Allan Massie: Glasgow pack poses a worry in Europe

Glasgow Warriors prepare for the European Rugby Champions Cup clash with Bath. Picture: SNS
Glasgow Warriors prepare for the European Rugby Champions Cup clash with Bath. Picture: SNS
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THERE is so much rugby on TV now that one has to be discriminating, especially with the start of the new European club competition which one still thinks of as the Heineken, just as one is disinclined to call Ravenhill and Lansdowne Road by their new commercial names.

In prospect indeed it still looks very much like the Heineken; quite likely the reduction from 24 to 20 clubs and from six pools to five won’t make much difference.

There certainly won’t be many easy or one-sided matches, and Edinburgh’s relegation to the second-tier competition may be no bad thing for the club. That said, starting out as they did last night against Bordeaux-Begles looked likely to be as tough an assignment as any they had in last season’s Heineken, given their opponents’ rampant form this autumn, on their home patch anyway.

Glasgow host Bath, whose form has also been very good. They are riding high after a few years of struggle, and may well be serious contenders in the cup for the first time in ages. They are one of the four English clubs to have won it, but their victory came so long ago that Andy Nicol was their captain. Glasgow will be happy to start with a home match. Last year they went to Toulon first-up and never quite recovered.

Their winning league run came juddering to a halt in Belfast last weekend. The 29-9 score suggested it was a hammering, but the game was much closer than that, and the issue was in doubt beyond the hour mark. Worryingly, and unusually, 
Glasgow were pretty well beaten up-front and so their backs rarely received good go-forward ball. They scarcely troubled the Ulster line-out, and Ulster were on top in the set-scrum.

That might be ominous, but we all know – or should know – that the set-scrum is a bit of a lottery. One week a front-row struggles; the next the same three dominate. And outsiders, a category that may uncharitably be held to include most referees, haven’t the faintest idea why. In any case very few teams beat 
Ulster at Ravenhill.

The best match I saw last weekend was the game between Toulouse and Toulon, Heineken winners for the last two seasons. Toulouse had made a wretched start to the season, and so this was a very important game for them. Quite often Top 14 matches are disappointing, sticky and unenterprising with very little in the way of traditional French flair. it’s not surprising that this is often in short supply; many of the teams fielded aren’t actually very French, Toulon hardly at all. It’s said that any weekend 40 per cent of players in the Top 14 aren’t French.

Toulouse, however, didn’t play only with the determination that finding yourself near the bottom of the league may call for. There was plenty of that, but there was also imagination and panache. They were all over Toulon for the first half and if they scored only one try in that period, this was partly because they forced the champions to give away penalty after penalty. The try itself was a beauty: a gorgeous, high Garryowen under the posts, that was plucked marvellously out of the air by the brilliant young centre, Gael Fickou, who spun round as he descended to fall over the try-line. Admittedly Toulouse had a penalty coming when Luke McAllister elected to kick; nevertheless it showed that kicking in attack is often a better tactic than patiently going through phase after phase in the opposition 22.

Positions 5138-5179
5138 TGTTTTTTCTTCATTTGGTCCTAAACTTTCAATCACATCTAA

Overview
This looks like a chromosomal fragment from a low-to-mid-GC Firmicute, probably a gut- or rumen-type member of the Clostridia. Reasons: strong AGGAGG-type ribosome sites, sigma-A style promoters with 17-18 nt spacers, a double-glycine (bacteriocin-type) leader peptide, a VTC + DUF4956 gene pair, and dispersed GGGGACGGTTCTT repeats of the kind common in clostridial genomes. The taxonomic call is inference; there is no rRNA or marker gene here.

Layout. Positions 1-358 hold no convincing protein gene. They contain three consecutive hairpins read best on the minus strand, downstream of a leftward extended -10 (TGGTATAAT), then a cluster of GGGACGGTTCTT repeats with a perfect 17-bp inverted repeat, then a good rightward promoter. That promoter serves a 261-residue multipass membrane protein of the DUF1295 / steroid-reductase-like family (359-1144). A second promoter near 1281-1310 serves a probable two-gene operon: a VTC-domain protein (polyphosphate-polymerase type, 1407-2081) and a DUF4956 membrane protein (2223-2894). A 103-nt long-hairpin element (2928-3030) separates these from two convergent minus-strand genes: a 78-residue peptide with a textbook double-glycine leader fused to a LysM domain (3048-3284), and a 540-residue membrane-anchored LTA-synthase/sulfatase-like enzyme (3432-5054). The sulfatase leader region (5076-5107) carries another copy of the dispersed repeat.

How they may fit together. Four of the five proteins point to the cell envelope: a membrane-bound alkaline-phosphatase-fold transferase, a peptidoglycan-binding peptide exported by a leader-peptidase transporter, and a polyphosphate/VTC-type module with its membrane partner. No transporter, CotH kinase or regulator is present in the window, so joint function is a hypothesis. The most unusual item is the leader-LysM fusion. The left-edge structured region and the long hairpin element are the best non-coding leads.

That point was nearly made again later by Toulon’s stand-off, the sparkling Australian James O’Connor, whose grubber kick from about 20 metres out would have created a try if a covering tackler hadn’t forced the recipient to put a foot in touch just before he grounded the ball over the try-line.

Fickou is part of the future of French rugby. Some of his team-mates are getting a bit long in the tooth, and may be held to belong to its past. Nevertheless Thierry Dusautoir, outstanding against Toulon, will still surely captain France again this year. Vincent Clerc, who has scored more Top 14 tries and more Heineken tries than anyone else, is now 33, though he still looks a bit like a choirboy who hopes the priest won’t know what 
mischief he is getting up to.

All the same, after missing most of last season due to injury, he aims to play in next season’s World Cup. I hope he makes it; he’s a standing reproach to those coaches who have no time for wingers who don’t stand 6 ft 3 and weigh in at 16 or 17 stone.

The international career of Imanol Harinordoquy, who joined Toulouse this summer after his old club Biarritz was relegated, may be over. Indeed quite a few people were surprised that Toulouse wanted a player deemed by many to be already over the hill.

His performance against Toulon should silence his critics. He dominated the line-out and the take-and-give pass with which he set Yoan Huget free to canter in for his second try was exquisite. There’s life in the old Basque warhorse yet.